Definition of kulintang
: a gong chime of the Philippines; also : a musical ensemble made up of kulintangs In the 1950s, an awakening interest in indigenous music and dance led to a diffusion of the kulintang throughout the Philippines. — John Shepherd et al., Continuum Encyclopedia of Popular Music of the World, 2003
Love words? You must — there are over 200,000 words in our free online dictionary, but you are looking for one that’s only in the Merriam-Webster Unabridged Dictionary.
Start your free trial today and get unlimited access to America's largest dictionary, with:
- More than 250,000 words that aren't in our free dictionary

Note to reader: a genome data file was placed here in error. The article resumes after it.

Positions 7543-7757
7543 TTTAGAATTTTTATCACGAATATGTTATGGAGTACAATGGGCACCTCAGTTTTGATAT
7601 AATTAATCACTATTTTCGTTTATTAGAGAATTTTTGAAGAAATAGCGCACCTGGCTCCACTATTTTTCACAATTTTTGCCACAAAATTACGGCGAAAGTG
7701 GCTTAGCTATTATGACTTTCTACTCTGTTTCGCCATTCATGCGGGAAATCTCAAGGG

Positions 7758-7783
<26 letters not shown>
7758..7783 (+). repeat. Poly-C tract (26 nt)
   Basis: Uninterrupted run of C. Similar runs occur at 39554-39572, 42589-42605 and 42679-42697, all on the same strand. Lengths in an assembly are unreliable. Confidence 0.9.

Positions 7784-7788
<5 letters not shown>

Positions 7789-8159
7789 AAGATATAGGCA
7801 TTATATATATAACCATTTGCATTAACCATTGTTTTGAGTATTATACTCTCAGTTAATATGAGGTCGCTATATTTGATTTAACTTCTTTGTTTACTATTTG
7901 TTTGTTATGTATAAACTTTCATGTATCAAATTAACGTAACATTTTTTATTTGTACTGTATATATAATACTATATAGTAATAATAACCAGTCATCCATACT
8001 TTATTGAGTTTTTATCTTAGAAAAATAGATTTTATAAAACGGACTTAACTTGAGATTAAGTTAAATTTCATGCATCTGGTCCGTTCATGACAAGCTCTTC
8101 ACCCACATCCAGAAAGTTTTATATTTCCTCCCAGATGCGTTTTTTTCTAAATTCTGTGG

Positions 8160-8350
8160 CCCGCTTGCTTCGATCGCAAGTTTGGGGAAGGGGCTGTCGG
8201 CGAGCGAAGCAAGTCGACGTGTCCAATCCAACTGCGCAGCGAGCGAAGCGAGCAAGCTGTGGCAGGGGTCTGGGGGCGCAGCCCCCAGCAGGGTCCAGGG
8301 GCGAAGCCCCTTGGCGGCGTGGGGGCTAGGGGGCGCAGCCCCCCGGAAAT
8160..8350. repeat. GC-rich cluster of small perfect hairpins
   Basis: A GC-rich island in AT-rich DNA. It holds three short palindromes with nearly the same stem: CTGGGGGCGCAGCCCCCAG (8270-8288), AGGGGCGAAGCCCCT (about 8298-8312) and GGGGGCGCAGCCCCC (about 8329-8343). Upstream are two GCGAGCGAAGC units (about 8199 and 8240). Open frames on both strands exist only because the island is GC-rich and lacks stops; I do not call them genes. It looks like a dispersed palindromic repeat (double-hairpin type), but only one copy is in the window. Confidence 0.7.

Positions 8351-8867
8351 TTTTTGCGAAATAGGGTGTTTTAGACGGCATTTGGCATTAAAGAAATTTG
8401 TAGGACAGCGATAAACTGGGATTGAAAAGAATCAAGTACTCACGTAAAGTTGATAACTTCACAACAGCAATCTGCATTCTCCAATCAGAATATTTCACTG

- Expanded definitions, etymologies, and usage notes
- Advanced search features
- Ad free!
Origin and Etymology of kulintang
borrowed from a word in languages of the southern Philippines and adjacent parts of Sabah and Indonesia, as Magindanao kulintang “row of horizontal gongs, ensemble using such gongs,” Maranao kolintang, Central Sinama (Sama-Bajau language of the Sulu Archipelago) kulintangan, Manobo of Bukidnon (northern Mindanao) kulingtang (phonetically kuliŋtaŋ), all going back to a common Western Malayo-Polynesian onomatopoeic base, whence also Malay kelentang, kelentong “repeated banging or booming sounds” ◆For further data, see entry *kulintaŋ in Robert Blust, Austronesian Comparative Dictionary (online at www.trussel2.com/acd/).
First Known Use: 1960
Seen and Heard
What made you want to look up kulintang? Please tell us where you read or heard it (including the quote, if possible).